5. #4
    Unpaid WDF Intern TheGAME1264's Avatar
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    Yeah, that's why I generally avoid reading web design blogs...so many of them run together after a while that they all start looking the same.
    If I've helped you out in any way, please pay it forward. My wife and I are walking for Autism Speaks. Please donate, and thanks.

    If someone helped you out, be sure to "Like" their post and/or help them in kind. The "Like" link is on the bottom right of each post, beside the "Share" link.

    My stuff (well, some of it): My bowling alley site | Canadian Postal Code Info (beta)

  6. #5
    Senior Member Webzarus's Avatar
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    What he said... And actually, you should try to find an "angle", that will make yourself different from the masses... You're a quick study ( from what I can tell from your time here ), you grasp concepts and can apply them easily ( compared to many that come here )...

    I'm just wondering about the actual "reason" behind it. For some sites a blog can draw in an audience to what the main sites purpose it... It can and has been proven to help a site get better search engine placement. The biggest fallback concerning blogs... Commit yourself now before you get started to write at least one to two postings a week that will actually fit the scope and context of the reason.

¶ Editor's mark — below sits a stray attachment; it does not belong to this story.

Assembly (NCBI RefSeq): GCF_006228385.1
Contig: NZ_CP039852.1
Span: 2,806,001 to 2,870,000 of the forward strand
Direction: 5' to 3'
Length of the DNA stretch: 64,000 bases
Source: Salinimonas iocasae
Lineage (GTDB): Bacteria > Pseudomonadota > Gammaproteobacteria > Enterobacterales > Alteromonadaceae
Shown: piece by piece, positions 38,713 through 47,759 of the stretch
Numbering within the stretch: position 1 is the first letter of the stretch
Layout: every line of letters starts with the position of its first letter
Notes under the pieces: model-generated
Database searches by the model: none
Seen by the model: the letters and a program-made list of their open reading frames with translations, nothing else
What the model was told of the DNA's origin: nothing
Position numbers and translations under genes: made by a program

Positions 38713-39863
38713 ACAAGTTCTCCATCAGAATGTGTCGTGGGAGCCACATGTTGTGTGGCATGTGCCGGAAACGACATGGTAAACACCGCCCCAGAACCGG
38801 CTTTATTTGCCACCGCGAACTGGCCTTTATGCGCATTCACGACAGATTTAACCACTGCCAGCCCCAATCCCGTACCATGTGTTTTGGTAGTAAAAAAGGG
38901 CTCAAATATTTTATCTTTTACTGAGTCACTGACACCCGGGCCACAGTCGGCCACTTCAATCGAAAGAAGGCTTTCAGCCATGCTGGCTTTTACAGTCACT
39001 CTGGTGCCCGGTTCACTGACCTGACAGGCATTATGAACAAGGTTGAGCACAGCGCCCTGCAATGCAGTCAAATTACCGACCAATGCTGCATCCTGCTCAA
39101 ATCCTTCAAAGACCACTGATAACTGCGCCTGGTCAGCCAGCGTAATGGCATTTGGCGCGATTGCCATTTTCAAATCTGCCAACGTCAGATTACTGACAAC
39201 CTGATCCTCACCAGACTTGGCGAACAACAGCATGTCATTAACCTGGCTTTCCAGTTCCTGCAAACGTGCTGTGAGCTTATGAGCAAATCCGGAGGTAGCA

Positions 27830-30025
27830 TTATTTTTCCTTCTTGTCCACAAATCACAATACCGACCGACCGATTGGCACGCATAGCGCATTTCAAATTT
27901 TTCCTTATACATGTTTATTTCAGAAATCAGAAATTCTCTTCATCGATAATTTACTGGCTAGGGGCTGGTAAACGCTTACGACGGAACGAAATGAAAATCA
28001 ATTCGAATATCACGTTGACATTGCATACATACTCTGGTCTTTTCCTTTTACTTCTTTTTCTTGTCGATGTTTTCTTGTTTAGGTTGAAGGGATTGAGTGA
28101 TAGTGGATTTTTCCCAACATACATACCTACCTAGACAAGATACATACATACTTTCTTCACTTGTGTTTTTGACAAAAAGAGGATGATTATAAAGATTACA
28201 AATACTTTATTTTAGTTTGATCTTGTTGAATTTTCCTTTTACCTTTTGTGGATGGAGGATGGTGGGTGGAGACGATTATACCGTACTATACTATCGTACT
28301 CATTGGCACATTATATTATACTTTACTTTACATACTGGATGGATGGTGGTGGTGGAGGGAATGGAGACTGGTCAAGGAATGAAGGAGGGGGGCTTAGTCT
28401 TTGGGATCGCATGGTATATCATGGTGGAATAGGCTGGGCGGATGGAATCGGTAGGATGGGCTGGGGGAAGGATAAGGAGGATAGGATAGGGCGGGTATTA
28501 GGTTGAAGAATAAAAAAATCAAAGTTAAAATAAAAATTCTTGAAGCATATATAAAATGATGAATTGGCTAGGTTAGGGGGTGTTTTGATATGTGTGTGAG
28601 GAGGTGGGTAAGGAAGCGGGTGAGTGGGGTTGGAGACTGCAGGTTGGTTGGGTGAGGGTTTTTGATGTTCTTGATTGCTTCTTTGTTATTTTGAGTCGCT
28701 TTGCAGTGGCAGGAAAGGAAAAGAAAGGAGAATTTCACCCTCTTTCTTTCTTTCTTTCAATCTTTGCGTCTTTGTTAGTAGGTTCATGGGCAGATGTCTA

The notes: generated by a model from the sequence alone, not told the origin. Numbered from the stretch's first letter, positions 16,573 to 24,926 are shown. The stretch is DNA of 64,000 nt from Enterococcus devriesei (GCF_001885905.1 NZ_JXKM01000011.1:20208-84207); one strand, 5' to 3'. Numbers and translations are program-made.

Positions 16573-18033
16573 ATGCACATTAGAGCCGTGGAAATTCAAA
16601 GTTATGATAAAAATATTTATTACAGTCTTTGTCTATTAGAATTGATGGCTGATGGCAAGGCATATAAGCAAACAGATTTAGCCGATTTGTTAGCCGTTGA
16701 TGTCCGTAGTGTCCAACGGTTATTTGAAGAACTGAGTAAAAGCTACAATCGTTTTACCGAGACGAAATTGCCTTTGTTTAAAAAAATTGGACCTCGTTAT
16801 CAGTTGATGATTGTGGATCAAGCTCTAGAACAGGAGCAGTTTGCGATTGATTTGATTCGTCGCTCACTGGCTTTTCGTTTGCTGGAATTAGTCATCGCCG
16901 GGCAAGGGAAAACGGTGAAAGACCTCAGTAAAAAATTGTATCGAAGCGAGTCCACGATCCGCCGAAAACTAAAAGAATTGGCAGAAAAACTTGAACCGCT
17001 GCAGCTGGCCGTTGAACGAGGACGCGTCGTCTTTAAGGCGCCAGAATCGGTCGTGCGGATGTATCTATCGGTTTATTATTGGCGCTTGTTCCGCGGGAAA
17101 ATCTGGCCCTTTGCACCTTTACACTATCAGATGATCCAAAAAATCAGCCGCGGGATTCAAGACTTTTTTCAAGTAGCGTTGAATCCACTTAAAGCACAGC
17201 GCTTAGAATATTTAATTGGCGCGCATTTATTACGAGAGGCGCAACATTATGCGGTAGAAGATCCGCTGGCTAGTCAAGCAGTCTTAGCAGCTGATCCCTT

What happens to so many, the write 5 to 6 post a week, for a couple weeks, life gets in the way... Cut back to 2-3 short post say sing something like... Sorry I just go real busy.. Blah blah blah... Then you get back in the groove... After a while it becomes difficult to just sit down and write... So you put it off... Next thing you know ... Been 6 months... Content goes stagnant...

    If you even remotely think this will happen to you... Don't bother, it can and will hurt your search placement... A static site where the content hasn't been updated in months is seen completely different than a blog that hasn't had a post in months... Search engines want to see content... If they don't see regular change... Any benefit you got from the beginning is quickly lost.

    I've had numerous clients in the past that wanted a blog for their site... I explained that they needed to post at least on a minimum 1 post a week, to get and keep followers... They were always gangbusters to start out with... Most people really don't realize the "creative juice" needed to run and maintain a blog on anything other than "personal observation"... Those seem to be fairly popular.. And for the creator usually fairly easy to provide content because its personal opinion.

    Just my 2 cents worth.

  7. #6
    Senior Member Webzarus's Avatar
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    Btw... Of the 30-40 blogs I've setup for people over the years... Not a single one has lasted over a year... That's ok though ... They pay me to set them up and take them down.

  8. #7
    Unpaid WDF Intern TheGAME1264's Avatar
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    I've been in the same boat. I've set up 4 blogs for people, and they've all come down within a year. Too much maintenance just to write posts and they couldn't handle dealing with all the spam commenters since they all wanted Turdpress.
    If I've helped you out in any way, please pay it forward. My wife and I are walking for Autism Speaks. Please donate, and thanks.